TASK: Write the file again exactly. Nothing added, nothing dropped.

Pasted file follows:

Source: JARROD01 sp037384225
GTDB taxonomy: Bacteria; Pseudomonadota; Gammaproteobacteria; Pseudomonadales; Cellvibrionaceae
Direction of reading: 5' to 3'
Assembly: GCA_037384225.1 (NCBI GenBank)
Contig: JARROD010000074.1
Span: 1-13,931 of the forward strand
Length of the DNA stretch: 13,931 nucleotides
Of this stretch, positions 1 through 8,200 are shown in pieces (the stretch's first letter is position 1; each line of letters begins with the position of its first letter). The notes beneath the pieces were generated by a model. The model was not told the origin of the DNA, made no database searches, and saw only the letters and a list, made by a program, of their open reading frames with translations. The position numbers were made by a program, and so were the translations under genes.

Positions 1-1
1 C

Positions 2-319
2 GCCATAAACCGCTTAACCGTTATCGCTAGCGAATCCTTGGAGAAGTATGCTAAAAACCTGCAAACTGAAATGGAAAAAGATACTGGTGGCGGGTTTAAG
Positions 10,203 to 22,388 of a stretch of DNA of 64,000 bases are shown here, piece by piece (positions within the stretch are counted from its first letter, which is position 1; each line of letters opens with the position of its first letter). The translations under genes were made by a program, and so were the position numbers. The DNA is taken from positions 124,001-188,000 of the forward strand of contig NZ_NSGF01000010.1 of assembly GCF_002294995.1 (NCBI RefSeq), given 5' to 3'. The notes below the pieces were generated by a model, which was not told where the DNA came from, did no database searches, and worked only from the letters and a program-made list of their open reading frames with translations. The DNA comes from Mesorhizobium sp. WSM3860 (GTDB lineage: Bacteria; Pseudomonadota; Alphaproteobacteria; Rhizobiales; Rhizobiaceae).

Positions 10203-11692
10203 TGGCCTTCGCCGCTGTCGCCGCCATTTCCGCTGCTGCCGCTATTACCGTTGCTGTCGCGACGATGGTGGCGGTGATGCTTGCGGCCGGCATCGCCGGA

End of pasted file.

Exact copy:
Source: JARROD01 sp037384225
GTDB taxonomy: Bacteria; Pseudomonadota; Gammaproteobacteria; Pseudomonadales; Cellvibrionaceae
Direction of reading: 5' to 3'
Assembly: GCA_037384225.1 (NCBI GenBank)
Contig: JARROD010000074.1
Span: 1-13,931 of the forward strand
Length of the DNA stretch: 13,931 nucleotides
Of this stretch, positions 1 through 8,200 are shown in pieces (the stretch's first letter is position 1; each line of letters begins with the position of its first letter). The notes beneath the pieces were generated by a model. The model was not told the origin of the DNA, made no database searches, and saw only the letters and a list, made by a program, of their open reading frames with translations. The position numbers were made by a program, and so were the translations under genes.

Positions 1-1
1 C

Positions 2-319
2 GCCATAAACCGCTTAACCGTTATCGCTAGCGAATCCTTGGAGAAGTATGCTAAAAACCTGCAAACTGAAATGGAAAAAGATACTGGTGGCGGGTTTAAG
Positions 10,203 to 22,388 of a stretch of DNA of 64,000 bases are shown here, piece by piece (positions within the stretch are counted from its first letter, which is position 1; each line of letters opens with the position of its first letter). The translations under genes were made by a program, and so were the position numbers. The DNA is taken from positions 124,001-188,000 of the forward strand of contig NZ_NSGF01000010.1 of assembly GCF_002294995.1 (NCBI RefSeq), given 5' to 3'. The notes below the pieces were generated by a model, which was not told where the DNA came from, did no database searches, and worked only from the letters and a program-made list of their open reading frames with translations. The DNA comes from Mesorhizobium sp. WSM3860 (GTDB lineage: Bacteria; Pseudomonadota; Alphaproteobacteria; Rhizobiales; Rhizobiaceae).

Positions 10203-11692
10203 TGGCCTTCGCCGCTGTCGCCGCCATTTCCGCTGCTGCCGCTATTACCGTTGCTGTCGCGACGATGGTGGCGGTGATGCTTGCGGCCGGCATCGCCGGA